Wood Climbs from Supporting Role to Center Stage

Wood-to-ethanol projects approach feasibility
By Kris Bevill | September 12, 2011

In the classic children’s tale “The Giving Tree,” a lone tree willingly serves up all it has to offer to a growing boy in order to please him— providing first shade, food and shelter, then transportation, and, finally, a stump for the boy, who is now an old man, to rest his weary body on. While the moral of the story is up for interpretation, when taken in a literal sense the book highlights well the critical role trees play in providing resources to the human race. Trees have played a supporting role in the story of humankind since the dawn of time. As humans moved from cave to city, woody biomass has been a readily available resource to help advance society and expand technology. It seems a natural progression that as we seek renewable resources for alternative fuels, trees would be there once again for our benefit. But as it turns out, trees guard their precious C5 and C6 sugars, those necessary to produce cellulosic ethanol and biochemicals, with a nearly impenetrable system of natural defenses that has yet to be overcome by our best scientists. While significant advances have been made in solving this puzzle, there are some who say it is just too complicated to be completely conquered in the near future and perhaps wood is best left to be used for its many other purposes.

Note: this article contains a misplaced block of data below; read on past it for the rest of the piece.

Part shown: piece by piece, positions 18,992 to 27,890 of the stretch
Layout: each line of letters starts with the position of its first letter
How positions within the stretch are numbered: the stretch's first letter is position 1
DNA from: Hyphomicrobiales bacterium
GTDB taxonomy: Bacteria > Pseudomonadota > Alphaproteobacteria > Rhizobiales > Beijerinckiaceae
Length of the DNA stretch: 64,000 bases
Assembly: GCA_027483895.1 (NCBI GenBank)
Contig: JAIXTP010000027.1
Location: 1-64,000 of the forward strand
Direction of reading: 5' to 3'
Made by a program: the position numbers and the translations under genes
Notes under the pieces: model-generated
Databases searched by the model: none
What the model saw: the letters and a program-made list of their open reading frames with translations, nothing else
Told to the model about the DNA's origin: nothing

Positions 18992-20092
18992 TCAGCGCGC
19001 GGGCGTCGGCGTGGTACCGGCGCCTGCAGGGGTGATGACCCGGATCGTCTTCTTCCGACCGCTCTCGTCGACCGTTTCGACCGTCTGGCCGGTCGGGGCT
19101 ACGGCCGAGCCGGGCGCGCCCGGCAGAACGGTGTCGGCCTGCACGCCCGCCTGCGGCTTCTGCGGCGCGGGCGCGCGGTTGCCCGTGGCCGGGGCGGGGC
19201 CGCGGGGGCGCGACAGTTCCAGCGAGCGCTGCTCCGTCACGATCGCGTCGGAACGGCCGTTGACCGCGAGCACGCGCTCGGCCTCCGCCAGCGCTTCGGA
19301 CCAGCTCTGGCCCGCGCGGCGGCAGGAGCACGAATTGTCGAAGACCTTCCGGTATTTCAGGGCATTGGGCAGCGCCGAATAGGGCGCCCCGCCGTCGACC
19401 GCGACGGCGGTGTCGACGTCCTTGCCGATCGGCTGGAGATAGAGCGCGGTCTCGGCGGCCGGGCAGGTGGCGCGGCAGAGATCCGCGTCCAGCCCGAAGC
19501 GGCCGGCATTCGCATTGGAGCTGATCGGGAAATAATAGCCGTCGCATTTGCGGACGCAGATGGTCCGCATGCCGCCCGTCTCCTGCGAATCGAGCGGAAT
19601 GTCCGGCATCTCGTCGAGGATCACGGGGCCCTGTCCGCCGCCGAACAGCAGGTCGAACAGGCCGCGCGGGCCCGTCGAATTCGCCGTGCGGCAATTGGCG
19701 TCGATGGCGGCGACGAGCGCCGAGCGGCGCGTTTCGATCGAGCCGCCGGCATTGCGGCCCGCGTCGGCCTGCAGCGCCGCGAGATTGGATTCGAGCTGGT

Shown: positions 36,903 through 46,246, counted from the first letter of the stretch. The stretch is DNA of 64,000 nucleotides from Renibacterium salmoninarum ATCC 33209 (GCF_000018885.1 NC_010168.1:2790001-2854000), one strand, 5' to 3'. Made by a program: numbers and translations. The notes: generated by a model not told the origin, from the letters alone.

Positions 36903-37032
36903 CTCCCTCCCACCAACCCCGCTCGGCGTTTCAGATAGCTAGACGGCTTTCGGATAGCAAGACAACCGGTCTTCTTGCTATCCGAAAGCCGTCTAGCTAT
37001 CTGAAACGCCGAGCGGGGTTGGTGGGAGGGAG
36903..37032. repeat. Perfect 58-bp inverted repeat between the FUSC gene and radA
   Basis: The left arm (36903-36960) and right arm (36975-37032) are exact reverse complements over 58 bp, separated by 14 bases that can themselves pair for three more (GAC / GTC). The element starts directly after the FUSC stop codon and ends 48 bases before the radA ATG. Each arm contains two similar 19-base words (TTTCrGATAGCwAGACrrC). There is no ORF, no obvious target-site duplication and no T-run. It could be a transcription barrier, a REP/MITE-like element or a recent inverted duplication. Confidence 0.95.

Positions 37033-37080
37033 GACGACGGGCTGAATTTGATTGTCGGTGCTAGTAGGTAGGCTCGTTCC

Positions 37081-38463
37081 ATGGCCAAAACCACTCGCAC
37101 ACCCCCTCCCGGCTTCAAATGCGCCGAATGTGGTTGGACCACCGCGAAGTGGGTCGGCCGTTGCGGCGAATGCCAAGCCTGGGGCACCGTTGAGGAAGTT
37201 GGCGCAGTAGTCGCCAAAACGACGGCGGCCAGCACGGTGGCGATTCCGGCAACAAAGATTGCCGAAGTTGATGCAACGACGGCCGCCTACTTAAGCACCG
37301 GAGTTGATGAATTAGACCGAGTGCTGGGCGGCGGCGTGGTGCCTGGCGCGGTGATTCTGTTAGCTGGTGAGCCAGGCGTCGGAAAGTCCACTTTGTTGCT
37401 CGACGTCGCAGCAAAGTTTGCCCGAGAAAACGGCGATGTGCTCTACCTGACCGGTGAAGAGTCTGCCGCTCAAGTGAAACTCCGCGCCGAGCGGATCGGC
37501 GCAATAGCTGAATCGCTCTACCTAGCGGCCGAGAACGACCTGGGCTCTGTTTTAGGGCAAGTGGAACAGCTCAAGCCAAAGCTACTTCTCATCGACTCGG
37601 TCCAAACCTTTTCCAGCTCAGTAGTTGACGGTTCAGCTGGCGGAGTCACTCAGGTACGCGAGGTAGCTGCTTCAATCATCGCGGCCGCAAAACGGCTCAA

In May, timberland analysis firm Forisk Consulting LLC released a comprehensive study it conducted that concluded wood-based biofuels will not be commercially viable on a wide-spread basis for at least 10 more years. The technology to produce biofuels using wood products is extremely complex, the firm found, and while a few projects could produce biofuels commercially within the next decade, others will require up to 20 more years of development before they can be successful.

The study was conducted by examining 12 conversion pathways to produce liquid biofuels using gasification, hydrolysis and fermentation or pyrolysis methods and evaluating the proposed production methods of 36 renewable diesel and cellulosic ethanol projects under development. Among the cellulosic ethanol projects evaluated for the study were those being developed by Coskata Inc., Mascoma Corp./Frontier Renewable Resources LLC, Ineos New Planet Energy LLC, ZeaChem Inc., American Process Inc., and Range Fuels Inc. When compared to projects being developed to produce renewable diesel and/or jet fuel from wood sources, Forisk concluded that cellulosic ethanol projects face greater technical hurdles and will produce fewer gallons per dry ton of feedstock than renewable diesel. Therefore, it is more likely that wood will be used for renewable diesel production first. Of the production processes evaluated, gasification ranked first as the most promising technology, specifically those that employ microbes and catalytic, fast-pyrolysis processes.